Very good with children. The Glen of Imaal Terrier is tolerant, playful and affectionate and one of the better choices for families with kids, except that the dog is hard to find and rare.
Good with Seniors over 65?
Yes, good choice for seniors. The Glen is an affectionate, playful, loyal, cuddly, easy-to-care-for little dog and as long as the senior can walk several times a day and toss a ball around, this should be a good match. Only drawback is this is not much of a watchdog.
Apartment, condo, flat, farm or ranch all good. The Glen of Imaal Terrier needs to be kept in a fenced area as he loves to hunt and will run into traffic or down the road after a good scent. He must be kept on leash at all times.
Moderate energy. Can run and chase animals for hours and this dog can be destructive if he doesn't get his daily dose of exercise.
Exercise needs, daily
One or two good walks daily with some play time are needed, always on leash or in a closed area. The Glen does not swim so stay away from deep water.
Not really a watchdog. The Glen doesn’t bark much, but will try to protect his family and the children.
No, not a serious guardian. He will bark if threatened.
Sheds some, very little.
Brush regularly with a stiff bristle brush. Stripping should be done 2 or 3 timers a year. Bathe only as necessary.
Glen of Imaal Terrier Rescue
In the event you are seriously considering the adoption of an older dog and are looking for a Glen of Imaal Terrierl Rescue group in your area, here is a link that might help:
Petfinder - Glen of Imaal Terrier Rescue As I write this, Petfinder is showing only 9 dogs available to adopt in the USA. That might be enough, but in case you want more selection, go online and search for Glen of Imaal Terrier Rescue or Clubs or kennels. This is a VERY rare breed. If you do find one to adopt, try to locate any dog health records and save for possible future reference.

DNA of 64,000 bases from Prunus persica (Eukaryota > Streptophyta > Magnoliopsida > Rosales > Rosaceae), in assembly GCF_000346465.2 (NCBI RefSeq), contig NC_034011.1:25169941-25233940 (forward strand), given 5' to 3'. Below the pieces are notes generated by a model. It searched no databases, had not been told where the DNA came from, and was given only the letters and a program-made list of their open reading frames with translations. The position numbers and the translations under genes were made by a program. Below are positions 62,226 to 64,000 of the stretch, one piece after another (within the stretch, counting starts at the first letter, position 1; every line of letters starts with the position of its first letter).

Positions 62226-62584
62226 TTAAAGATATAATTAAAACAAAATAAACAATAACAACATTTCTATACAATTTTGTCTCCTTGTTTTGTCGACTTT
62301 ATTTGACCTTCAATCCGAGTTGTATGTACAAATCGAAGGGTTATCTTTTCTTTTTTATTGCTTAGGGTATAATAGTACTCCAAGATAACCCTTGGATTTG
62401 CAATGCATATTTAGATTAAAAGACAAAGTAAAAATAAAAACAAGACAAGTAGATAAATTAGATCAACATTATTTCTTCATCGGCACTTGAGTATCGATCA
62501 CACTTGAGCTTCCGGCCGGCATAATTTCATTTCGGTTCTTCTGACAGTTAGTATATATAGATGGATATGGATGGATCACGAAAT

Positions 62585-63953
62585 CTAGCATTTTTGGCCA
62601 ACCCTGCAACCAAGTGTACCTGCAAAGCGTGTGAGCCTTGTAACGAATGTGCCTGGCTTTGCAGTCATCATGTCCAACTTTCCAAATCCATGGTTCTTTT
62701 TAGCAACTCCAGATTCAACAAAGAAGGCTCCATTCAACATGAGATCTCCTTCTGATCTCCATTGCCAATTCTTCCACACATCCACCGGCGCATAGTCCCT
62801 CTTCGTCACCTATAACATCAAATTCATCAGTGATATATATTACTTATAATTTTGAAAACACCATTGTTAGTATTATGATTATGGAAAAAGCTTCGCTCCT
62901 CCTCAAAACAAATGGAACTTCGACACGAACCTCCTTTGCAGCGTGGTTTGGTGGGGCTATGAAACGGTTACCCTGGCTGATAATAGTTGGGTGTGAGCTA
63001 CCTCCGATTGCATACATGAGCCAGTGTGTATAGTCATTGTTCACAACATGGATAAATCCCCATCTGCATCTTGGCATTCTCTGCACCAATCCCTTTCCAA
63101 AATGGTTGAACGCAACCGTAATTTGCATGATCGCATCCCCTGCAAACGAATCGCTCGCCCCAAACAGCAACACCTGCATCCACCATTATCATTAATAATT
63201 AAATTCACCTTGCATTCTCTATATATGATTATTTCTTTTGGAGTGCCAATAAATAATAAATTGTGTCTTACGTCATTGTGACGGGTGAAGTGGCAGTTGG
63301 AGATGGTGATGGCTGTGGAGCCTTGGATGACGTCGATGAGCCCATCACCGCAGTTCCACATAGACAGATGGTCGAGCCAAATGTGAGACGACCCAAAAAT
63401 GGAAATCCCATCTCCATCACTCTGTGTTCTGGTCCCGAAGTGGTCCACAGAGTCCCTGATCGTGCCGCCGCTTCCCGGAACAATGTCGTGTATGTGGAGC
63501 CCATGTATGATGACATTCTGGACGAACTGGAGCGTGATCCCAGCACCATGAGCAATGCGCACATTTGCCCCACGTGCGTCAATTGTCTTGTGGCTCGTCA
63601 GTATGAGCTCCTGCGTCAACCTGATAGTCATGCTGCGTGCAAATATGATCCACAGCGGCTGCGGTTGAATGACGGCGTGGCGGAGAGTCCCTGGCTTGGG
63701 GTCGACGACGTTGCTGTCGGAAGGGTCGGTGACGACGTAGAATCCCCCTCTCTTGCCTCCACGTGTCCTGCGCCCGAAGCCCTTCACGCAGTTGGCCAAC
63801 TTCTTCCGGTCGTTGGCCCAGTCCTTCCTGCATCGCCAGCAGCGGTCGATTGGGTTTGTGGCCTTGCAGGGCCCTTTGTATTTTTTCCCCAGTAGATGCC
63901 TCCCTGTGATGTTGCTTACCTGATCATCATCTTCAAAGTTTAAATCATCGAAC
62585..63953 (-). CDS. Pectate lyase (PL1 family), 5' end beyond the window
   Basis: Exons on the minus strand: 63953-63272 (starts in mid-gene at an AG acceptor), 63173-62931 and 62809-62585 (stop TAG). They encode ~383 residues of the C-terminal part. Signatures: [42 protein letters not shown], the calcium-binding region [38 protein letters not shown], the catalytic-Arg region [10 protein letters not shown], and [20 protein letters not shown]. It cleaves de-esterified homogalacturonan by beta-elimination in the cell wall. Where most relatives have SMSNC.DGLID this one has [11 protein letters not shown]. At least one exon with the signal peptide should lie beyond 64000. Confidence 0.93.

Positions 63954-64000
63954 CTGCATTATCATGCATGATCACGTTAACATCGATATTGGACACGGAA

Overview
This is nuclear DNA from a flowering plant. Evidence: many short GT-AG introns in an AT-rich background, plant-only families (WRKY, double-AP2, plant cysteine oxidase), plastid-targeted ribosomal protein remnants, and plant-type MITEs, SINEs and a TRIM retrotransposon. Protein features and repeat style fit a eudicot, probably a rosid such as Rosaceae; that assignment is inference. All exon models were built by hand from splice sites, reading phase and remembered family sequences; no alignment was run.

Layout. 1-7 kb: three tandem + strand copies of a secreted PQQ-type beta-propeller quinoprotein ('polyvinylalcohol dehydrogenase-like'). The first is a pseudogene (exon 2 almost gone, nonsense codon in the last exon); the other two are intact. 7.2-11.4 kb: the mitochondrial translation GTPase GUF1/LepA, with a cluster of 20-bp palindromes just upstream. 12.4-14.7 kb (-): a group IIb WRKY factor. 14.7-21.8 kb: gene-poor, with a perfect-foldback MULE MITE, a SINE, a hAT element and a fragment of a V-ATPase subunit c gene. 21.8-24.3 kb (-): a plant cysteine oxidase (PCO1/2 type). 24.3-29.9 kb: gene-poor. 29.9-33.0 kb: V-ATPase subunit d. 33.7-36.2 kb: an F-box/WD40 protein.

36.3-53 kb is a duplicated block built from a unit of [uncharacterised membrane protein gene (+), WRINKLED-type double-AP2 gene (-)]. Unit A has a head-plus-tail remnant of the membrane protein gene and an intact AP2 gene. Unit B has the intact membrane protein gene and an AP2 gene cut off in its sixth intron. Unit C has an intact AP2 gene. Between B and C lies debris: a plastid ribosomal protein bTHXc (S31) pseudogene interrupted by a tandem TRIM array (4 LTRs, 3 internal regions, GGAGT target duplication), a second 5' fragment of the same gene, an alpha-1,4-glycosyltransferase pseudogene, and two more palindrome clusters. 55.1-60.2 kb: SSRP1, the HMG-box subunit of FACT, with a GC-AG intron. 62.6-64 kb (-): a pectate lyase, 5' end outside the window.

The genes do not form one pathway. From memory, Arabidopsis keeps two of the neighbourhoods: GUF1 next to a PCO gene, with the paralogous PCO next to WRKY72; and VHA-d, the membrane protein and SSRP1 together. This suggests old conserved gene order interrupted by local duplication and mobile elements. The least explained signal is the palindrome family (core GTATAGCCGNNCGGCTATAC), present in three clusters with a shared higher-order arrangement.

Dog Health Issues For Glen of Imaal Terriers
Below: The dog illness / illnesses or medical problems listed for the Glen by various vets.
This is basically a healthy breed. These are the dog illness and medical problems this breed is prone to that have been listed by various veterinarians at different times over the past decade or so and some pertain to puppies and very young dogs that a breeder would deal with.
The information contained herein has been gathered from numerous books by veterinarians and is intended as general information only. Every dog and situation is different. You must see your vet. Our information is for general interest only and not intended to replace the advice provided by your own veterinarian.
- Hip dysplasia CHD- Hind end limping, hind/back leg acts lame, can't move, weak legs. Wear and time causes the femur to fit poorly into the pelvic socket with improper rotation causing the Glen of Imaal Tererier great pain, weakness and difficulty walking. You may notice the dog “hopping”” like a rabbit when running plus hesitating to climb stairs, all due to pain in the hind quarters. The problem actually starts as a very young puppy with an abnormal formation of the hip joint and grows progressively. A vet can locate this with a diagnostics test.
- Atopic dermatitis's—Atopy. Hereditary. Shows at 1 to 3 years age. Skin allergy triggered by dust mites, pollen, poor quality foods and other garbage we put into the dog’s environment. Many breeds are prone to this. The dog will lick, rub, chew and scratch the infected areas. Allergens can also come from fleas, bacteria and yeast infections. See your vet. There are many treatments ranging from medicines, antihistamines, diets, bathing, cleansing the house of dust mites and so on.
- Progressive Retinal Atrophy—(PRA) An inherited, untreatable disease of the retina affecting both eyes causing blindness. It’s in the genes of the dog and is not painful. Starts with night blindness and progresses as the retina gradually deteriorates.
Other health problems could occur with your Glen of Imaal Terrier. If you notice any problems with your dog, take it to the vet immediately. This website is for general information only and is not intended to, in any way, be a medical guide.Top